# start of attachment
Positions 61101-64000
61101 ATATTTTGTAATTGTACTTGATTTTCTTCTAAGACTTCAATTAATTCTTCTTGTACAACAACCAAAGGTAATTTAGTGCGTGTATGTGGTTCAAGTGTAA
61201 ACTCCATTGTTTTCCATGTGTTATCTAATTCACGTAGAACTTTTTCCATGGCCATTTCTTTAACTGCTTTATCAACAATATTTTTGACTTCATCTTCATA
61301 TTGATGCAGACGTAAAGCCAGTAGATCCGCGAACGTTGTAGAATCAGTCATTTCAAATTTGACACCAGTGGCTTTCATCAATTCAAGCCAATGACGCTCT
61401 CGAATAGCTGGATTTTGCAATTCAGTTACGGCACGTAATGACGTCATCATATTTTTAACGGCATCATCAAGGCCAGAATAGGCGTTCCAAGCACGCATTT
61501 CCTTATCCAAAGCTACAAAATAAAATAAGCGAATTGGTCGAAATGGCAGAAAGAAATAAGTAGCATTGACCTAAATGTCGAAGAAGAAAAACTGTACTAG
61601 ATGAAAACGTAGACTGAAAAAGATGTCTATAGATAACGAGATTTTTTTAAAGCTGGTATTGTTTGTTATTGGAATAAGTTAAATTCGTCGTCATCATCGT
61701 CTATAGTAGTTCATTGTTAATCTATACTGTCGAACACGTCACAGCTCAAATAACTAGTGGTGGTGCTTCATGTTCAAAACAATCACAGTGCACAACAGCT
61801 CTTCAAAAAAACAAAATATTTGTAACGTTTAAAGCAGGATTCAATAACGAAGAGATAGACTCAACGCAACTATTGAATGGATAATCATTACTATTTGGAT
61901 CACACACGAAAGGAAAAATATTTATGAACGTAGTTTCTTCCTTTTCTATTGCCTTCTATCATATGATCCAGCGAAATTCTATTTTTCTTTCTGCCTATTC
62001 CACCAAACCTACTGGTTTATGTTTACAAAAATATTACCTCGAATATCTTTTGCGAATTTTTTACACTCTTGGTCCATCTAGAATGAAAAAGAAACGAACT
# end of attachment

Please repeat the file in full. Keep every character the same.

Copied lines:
Positions 61101-64000
61101 ATATTTTGTAATTGTACTTGATTTTCTTCTAAGACTTCAATTAATTCTTCTTGTACAACAACCAAAGGTAATTTAGTGCGTGTATGTGGTTCAAGTGTAA
61201 ACTCCATTGTTTTCCATGTGTTATCTAATTCACGTAGAACTTTTTCCATGGCCATTTCTTTAACTGCTTTATCAACAATATTTTTGACTTCATCTTCATA
61301 TTGATGCAGACGTAAAGCCAGTAGATCCGCGAACGTTGTAGAATCAGTCATTTCAAATTTGACACCAGTGGCTTTCATCAATTCAAGCCAATGACGCTCT
61401 CGAATAGCTGGATTTTGCAATTCAGTTACGGCACGTAATGACGTCATCATATTTTTAACGGCATCATCAAGGCCAGAATAGGCGTTCCAAGCACGCATTT
61501 CCTTATCCAAAGCTACAAAATAAAATAAGCGAATTGGTCGAAATGGCAGAAAGAAATAAGTAGCATTGACCTAAATGTCGAAGAAGAAAAACTGTACTAG
61601 ATGAAAACGTAGACTGAAAAAGATGTCTATAGATAACGAGATTTTTTTAAAGCTGGTATTGTTTGTTATTGGAATAAGTTAAATTCGTCGTCATCATCGT
61701 CTATAGTAGTTCATTGTTAATCTATACTGTCGAACACGTCACAGCTCAAATAACTAGTGGTGGTGCTTCATGTTCAAAACAATCACAGTGCACAACAGCT
61801 CTTCAAAAAAACAAAATATTTGTAACGTTTAAAGCAGGATTCAATAACGAAGAGATAGACTCAACGCAACTATTGAATGGATAATCATTACTATTTGGAT
61901 CACACACGAAAGGAAAAATATTTATGAACGTAGTTTCTTCCTTTTCTATTGCCTTCTATCATATGATCCAGCGAAATTCTATTTTTCTTTCTGCCTATTC
62001 CACCAAACCTACTGGTTTATGTTTACAAAAATATTACCTCGAATATCTTTTGCGAATTTTTTACACTCTTGGTCCATCTAGAATGAAAAAGAAACGAACT